The calcium phosphate transfection protocol used for primary neuronal cultures compromises the viability of a small proportion of neurons, but we found no significant differences between the viability of neurons expressing exogenous wild-type or mutant α-synucleins (not shown). Furthermore, transport measurements were made only on neurons with a normal cellular morphology and bis-benzimide staining was used to exclude any neurons with nuclear abnormalities. Thus, the reduced transport of A30P and A53T mutant α-synucleins was not accounted for by impaired cell viability. To address any potential toxic effect of mutant α-synuclein relative to the wild-type protein in rat cortical neurons that might affect axonal transport more generally, we also investigated the distribution of mitochondria in transfected neurons. A plasmid expressing the targeting sequence from subunit VIII of cytochrome c oxidase tagged with the fluorescent protein DsRed2 was transfected into neurons as a mitochondrial marker. The distribution of the tagged mitochondria was detected by direct fluorescence of DsRed2 in neurons 24 hours after transfection (Fig. 3, MITO). Co-transfection of the mitochondrial marker plasmid with α-synuclein into neurons revealed no differences between the distribution of mitochondria in cells expressing wild-type or mutant A30P α-synuclein (Fig. 3). These results show that expression of α-synuclein apparently does not have a generalized deleterious effect on axonal transport of organelles in neurons and that the reduced transport of A30P α-synuclein is therefore unlikely to be due to a toxic effect on the cells that compromises their normal transport functions.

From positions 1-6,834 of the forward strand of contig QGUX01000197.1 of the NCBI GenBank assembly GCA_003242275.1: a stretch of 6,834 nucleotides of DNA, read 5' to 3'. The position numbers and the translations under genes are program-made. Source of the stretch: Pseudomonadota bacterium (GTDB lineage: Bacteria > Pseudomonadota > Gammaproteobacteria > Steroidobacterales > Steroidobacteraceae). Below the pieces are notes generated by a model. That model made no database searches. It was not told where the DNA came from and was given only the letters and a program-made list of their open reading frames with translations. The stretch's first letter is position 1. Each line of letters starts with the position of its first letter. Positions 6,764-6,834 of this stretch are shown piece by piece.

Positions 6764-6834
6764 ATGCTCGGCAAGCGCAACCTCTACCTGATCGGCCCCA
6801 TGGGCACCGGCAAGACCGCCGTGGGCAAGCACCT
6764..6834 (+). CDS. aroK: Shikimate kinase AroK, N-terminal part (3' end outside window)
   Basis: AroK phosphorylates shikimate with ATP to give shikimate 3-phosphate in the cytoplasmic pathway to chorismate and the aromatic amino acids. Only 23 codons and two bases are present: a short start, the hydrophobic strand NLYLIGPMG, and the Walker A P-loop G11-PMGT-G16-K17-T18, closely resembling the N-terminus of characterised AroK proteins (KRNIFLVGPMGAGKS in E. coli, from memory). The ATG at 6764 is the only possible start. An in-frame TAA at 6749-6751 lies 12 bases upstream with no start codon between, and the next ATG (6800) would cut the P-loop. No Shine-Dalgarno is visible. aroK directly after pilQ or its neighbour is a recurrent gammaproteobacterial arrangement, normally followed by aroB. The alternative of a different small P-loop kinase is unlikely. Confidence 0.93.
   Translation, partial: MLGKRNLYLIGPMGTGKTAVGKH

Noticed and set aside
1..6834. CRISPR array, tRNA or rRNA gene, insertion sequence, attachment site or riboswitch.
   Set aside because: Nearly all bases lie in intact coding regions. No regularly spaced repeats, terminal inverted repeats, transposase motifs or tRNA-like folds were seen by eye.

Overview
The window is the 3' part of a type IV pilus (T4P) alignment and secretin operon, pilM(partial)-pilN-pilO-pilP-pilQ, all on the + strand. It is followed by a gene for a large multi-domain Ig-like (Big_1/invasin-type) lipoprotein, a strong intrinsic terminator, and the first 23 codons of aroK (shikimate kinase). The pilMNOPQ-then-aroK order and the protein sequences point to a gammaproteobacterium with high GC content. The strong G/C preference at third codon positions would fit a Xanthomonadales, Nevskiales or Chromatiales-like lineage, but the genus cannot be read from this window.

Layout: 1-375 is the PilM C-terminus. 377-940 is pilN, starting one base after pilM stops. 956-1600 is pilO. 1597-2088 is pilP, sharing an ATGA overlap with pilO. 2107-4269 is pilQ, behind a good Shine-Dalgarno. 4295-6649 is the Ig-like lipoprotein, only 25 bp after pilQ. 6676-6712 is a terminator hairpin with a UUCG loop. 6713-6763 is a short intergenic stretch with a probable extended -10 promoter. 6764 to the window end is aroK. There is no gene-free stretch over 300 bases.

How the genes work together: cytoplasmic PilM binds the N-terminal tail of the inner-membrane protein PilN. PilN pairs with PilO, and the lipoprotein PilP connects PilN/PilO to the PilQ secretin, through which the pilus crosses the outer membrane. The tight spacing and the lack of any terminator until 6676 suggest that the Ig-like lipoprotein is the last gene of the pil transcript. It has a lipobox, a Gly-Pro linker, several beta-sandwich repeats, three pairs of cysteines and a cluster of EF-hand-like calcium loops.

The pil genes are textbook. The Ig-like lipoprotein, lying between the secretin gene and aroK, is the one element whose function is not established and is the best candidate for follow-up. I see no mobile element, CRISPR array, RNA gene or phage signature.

Phosphorylation mimics of Ser87 or Ser129 reduce α-synuclein transport in neurons